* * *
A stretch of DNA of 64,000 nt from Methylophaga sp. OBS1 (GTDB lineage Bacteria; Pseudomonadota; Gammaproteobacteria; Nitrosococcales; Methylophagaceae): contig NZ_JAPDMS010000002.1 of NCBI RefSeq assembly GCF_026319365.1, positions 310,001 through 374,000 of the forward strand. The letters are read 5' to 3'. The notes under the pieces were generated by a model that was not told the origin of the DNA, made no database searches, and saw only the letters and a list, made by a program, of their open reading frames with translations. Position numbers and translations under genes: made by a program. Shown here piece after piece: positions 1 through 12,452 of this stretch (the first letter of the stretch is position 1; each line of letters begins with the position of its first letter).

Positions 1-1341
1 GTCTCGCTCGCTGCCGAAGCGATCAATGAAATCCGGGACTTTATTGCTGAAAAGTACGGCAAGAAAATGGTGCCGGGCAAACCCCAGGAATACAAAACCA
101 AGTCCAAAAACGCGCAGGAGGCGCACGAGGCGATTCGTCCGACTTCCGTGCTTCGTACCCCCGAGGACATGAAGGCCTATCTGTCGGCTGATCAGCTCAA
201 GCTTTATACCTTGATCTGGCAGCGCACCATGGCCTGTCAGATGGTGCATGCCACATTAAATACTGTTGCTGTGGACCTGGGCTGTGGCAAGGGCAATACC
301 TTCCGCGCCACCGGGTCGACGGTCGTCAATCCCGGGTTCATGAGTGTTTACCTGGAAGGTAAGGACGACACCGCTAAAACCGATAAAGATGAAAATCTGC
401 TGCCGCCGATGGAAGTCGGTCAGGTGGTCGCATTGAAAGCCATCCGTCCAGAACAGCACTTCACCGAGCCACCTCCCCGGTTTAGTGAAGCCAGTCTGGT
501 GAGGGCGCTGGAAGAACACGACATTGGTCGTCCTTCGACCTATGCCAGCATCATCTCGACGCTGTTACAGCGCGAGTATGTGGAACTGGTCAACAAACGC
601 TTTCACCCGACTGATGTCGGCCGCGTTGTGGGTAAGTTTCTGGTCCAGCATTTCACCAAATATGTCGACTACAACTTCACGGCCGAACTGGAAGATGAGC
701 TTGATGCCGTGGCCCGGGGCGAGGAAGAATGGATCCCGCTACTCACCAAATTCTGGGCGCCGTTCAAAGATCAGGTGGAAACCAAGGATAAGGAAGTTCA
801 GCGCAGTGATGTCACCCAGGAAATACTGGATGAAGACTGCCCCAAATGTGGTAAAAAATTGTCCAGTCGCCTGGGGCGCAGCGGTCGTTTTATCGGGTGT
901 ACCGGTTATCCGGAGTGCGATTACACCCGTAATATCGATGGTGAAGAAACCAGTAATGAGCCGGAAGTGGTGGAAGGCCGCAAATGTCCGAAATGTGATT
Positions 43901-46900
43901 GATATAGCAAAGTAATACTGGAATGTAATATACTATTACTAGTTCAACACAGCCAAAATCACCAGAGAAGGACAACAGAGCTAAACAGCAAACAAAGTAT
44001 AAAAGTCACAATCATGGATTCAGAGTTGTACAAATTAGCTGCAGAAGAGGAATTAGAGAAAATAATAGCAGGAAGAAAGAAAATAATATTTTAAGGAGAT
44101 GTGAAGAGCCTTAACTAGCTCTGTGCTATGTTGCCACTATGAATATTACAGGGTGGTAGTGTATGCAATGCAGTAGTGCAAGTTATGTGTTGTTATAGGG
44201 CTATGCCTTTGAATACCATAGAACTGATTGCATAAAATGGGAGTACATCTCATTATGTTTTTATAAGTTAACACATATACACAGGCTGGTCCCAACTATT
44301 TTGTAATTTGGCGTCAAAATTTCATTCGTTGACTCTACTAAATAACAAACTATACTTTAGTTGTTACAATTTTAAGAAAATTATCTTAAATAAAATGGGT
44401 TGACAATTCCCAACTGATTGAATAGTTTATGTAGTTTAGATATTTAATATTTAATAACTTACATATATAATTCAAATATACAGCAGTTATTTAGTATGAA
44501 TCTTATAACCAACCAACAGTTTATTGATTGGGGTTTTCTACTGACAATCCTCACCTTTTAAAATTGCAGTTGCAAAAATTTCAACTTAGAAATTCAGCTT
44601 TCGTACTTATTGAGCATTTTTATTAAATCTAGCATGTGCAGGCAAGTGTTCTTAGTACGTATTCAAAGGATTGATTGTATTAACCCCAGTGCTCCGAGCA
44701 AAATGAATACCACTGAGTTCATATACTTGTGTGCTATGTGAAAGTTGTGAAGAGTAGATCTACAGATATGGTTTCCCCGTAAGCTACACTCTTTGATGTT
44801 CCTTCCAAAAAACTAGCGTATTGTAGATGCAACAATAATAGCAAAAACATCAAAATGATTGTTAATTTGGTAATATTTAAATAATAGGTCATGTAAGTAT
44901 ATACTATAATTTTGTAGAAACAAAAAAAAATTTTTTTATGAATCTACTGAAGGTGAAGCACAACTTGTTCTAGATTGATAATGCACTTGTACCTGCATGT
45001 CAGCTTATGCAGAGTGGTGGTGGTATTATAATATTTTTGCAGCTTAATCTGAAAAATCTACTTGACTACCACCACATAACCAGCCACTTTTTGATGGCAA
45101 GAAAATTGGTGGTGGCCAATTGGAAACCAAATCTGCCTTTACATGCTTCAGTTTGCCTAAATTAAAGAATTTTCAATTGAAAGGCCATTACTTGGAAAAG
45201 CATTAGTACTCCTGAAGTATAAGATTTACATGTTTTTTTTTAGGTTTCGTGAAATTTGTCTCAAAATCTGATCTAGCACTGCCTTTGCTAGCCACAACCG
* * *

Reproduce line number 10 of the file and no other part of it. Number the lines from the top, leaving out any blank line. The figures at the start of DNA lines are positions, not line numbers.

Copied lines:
701 TTGATGCCGTGGCCCGGGGCGAGGAAGAATGGATCCCGCTACTCACCAAATTCTGGGCGCCGTTCAAAGATCAGGTGGAAACCAAGGATAAGGAAGTTCA